Len / Bad Passion
“Steal My Sunshine”

by Jim Di Gioia

July 27, 2019

The first clue is right there in its intro. “Steal My Sunshine”, the uber-cheeseball classic by Len, starts off sounding like an interstellar transmission from outer space because, as the following evidence proves, IT IS.

Only an intellectually superior alien race would have the wherewithal to assemble such a sonic juggernaut, a weapon intended to infiltrate and then subjugate the people of Earth. The premise is simple: create an auditory time bomb, a sonic nugget that, upon hearing, everyone on Earth will fall helplessly under its spell, providing our alien overlords with the cover they need to walk amongst us for four and a half minutes at a time. 

After patient study and deep research, the aliens landed upon a formula of sorts: First, ape the song’s signature sample from Andrea True Connection’s “More, More, More”. It’s a sound snippet so infectious it deserves to be classified as communicable. It’s the perfect disco rhythm: bouncy, beat-heavy, and absolutely impossible to dance to. Go ahead, try it. Find a full-mirror, fire up the first track off You Can’t Stop the Bum Rush and start shaking your bootie; you’ll find yourself looking like a spastic fool before the first chorus kicks in. And that’s the point: the aliens didn’t want us to look sexy or cool strutting our stuff to “Steal My Sunshine”. The goofier, less coordinated we looked doing the Running Man or Sprinkler the better.

Stripping us of our sex appeal was just the first step; filling our minds with vacuous, non sequitur lyrics was the second. Exhibit A: “Now the funny glare to pay a gleaming tare in a staring under heat / Involved an under usual feat / And I’m not only among but I invite who I want to come / So I missed a million miles of fun.” What. The. Fuck. But we sing along! Or at least, we sing what we think the words are (I’m convinced that even Sharon Costanzo, who actually sings those words, doesn’t know them). That’s because together, the lyrics create a string of hypnotic sounds that only our subconscious mind can hear and the aliens are using the lyrics to control our thoughts.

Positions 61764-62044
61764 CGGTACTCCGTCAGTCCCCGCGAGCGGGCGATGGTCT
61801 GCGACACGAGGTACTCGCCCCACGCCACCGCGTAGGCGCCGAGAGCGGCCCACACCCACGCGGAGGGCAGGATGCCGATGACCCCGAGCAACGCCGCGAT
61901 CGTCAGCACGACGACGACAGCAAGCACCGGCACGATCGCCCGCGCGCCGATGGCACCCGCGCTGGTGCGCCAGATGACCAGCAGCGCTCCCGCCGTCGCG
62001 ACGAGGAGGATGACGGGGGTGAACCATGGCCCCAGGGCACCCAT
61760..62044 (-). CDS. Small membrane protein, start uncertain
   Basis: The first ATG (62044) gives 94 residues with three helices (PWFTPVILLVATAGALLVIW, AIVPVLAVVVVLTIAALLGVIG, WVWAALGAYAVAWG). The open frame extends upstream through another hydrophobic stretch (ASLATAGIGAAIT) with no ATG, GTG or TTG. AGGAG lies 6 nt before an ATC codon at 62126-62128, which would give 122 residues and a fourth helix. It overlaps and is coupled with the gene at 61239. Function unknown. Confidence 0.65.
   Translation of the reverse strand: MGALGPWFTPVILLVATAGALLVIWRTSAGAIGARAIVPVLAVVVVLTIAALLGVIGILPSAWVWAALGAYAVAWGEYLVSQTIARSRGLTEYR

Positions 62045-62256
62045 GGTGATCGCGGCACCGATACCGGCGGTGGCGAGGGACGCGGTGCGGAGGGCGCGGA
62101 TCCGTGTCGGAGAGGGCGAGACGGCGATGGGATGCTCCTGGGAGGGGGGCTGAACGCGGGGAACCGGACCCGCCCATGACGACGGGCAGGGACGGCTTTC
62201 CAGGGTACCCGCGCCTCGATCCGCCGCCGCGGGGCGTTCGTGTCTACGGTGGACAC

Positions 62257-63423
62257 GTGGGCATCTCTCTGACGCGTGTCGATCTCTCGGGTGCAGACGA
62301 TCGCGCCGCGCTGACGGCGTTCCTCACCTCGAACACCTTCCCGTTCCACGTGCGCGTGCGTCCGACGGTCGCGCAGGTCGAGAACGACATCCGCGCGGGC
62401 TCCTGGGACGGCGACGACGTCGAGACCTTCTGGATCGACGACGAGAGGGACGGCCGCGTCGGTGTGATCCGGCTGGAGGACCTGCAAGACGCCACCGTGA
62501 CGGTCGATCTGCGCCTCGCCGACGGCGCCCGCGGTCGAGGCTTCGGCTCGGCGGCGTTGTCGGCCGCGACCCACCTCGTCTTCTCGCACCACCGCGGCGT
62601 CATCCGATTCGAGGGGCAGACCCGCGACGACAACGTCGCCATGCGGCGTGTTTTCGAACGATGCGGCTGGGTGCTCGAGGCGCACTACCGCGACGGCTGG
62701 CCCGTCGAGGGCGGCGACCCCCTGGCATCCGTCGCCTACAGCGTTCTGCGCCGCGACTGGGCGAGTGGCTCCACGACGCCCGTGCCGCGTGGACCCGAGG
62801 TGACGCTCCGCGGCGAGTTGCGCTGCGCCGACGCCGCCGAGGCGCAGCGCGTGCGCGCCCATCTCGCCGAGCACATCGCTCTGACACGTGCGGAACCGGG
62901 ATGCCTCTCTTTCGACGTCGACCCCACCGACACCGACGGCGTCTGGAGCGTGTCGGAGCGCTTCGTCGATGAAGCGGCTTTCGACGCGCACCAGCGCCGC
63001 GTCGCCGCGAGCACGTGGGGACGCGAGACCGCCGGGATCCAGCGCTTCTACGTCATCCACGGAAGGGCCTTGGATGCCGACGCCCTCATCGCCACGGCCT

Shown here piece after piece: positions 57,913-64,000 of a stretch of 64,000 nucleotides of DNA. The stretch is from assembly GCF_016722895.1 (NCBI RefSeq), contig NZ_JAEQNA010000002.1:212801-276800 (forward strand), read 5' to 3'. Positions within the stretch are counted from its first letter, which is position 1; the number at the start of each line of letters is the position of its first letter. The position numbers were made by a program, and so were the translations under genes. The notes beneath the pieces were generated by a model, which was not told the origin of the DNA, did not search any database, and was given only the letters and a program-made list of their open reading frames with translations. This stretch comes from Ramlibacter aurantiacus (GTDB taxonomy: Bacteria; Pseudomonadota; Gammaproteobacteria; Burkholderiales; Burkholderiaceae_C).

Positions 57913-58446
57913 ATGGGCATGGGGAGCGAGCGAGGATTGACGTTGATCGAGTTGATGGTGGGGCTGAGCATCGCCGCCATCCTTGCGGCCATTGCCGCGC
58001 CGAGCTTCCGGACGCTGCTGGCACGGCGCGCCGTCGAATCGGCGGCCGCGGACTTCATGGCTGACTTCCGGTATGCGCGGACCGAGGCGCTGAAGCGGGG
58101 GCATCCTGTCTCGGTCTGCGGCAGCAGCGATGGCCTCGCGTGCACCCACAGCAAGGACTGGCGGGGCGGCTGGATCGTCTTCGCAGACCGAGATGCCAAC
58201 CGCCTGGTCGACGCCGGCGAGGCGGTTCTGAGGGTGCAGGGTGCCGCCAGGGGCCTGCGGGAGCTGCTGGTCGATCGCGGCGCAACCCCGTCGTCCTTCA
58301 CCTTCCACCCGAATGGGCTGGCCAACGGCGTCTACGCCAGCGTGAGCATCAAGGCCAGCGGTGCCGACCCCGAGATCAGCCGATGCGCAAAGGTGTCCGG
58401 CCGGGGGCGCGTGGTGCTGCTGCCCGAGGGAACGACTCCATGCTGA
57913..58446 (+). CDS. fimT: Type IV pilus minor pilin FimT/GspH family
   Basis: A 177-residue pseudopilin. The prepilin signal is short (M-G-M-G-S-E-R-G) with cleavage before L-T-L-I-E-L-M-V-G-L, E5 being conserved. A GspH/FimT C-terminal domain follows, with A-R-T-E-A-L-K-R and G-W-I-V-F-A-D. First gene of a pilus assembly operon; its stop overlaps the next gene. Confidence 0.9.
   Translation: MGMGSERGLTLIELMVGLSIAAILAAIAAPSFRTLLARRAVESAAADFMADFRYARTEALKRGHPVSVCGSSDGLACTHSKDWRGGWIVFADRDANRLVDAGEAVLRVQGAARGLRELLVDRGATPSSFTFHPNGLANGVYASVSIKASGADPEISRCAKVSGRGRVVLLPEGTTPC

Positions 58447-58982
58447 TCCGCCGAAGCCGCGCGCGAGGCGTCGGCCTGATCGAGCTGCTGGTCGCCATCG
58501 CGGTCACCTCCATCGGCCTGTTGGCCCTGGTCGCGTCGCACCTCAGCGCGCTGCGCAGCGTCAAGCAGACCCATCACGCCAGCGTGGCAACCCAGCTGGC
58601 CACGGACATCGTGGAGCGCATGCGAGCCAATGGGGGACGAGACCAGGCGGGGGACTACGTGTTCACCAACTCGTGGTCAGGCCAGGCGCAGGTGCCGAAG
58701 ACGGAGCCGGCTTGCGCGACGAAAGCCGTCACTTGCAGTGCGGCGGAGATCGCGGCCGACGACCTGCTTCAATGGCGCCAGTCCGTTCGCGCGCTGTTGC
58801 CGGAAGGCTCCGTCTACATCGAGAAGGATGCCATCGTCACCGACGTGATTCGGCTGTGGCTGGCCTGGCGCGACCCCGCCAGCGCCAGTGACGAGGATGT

Anytime any earthling anywhere hears “Steal My Sunshine”, they immediately slip into an alien-induced hypnotic state and are subject to the extra-terrestrials twisted, weird experiments. They move fast, as they have less than five minutes if they’re limited to only a single play, but over the last twenty years, as the song’s irresistible power has only grown stronger, the aliens have discovered that we earthlings can’t listen to “Steal My Sunshine” just once. Wherever possible, we play that sucker on repeat, giving our the invaders prolonged periods in which to carry out their bizarre practices. 

But fear not fans of this fanciful one-hot-summer-hit-wonder, there is a way to get your fix of “Steal My Sunshine”’s aural vitamin D and evade tribal lunar speak impairment at the hands of other-worldy conquerors: only listen to Bad Passion’s recently released cover version. The duo of Lesley Davies and Alt “Digits” Altman invest this earworm with cool techno detachment that strips it back to a bare minimum that delivers maximum enjoyment. Last seen together on Digits 2014 mixtape Shake Your Body Down, Bad Passion is very good at simple, soulful chillwave that doesn’t involve alien mind manipulation. You will NOT look like a doofus dancing to it; instead, its steady beat is prone to make you sway gently to and fro in a very normal, human kind of way. Sure the lyrics are what they are, but in Davies and Altman’s unfussy, almost aloof deliveries, the words lose all their power of persuasion. 

Perhaps, as Len so eloquently put it to us back in 1999, you can’t stop the bum rush, but DAMN IT, we can beat the Martians at their own game. Join the resistance; this summer, turn off Len and turn on Bad Passion.

Jim Di Gioia

CoFounder at DOMINIONATED
Jim founded the music blog Quick Before It Melts in 2006 and was its principal writer until 2016, when its decade-long run ended 10 years to the day it started. DOMINIONATED is its spiritual successor. Jim currently serves as a Polaris Music Prize jurist and Prism Prize jurist.
Jim Di Gioia

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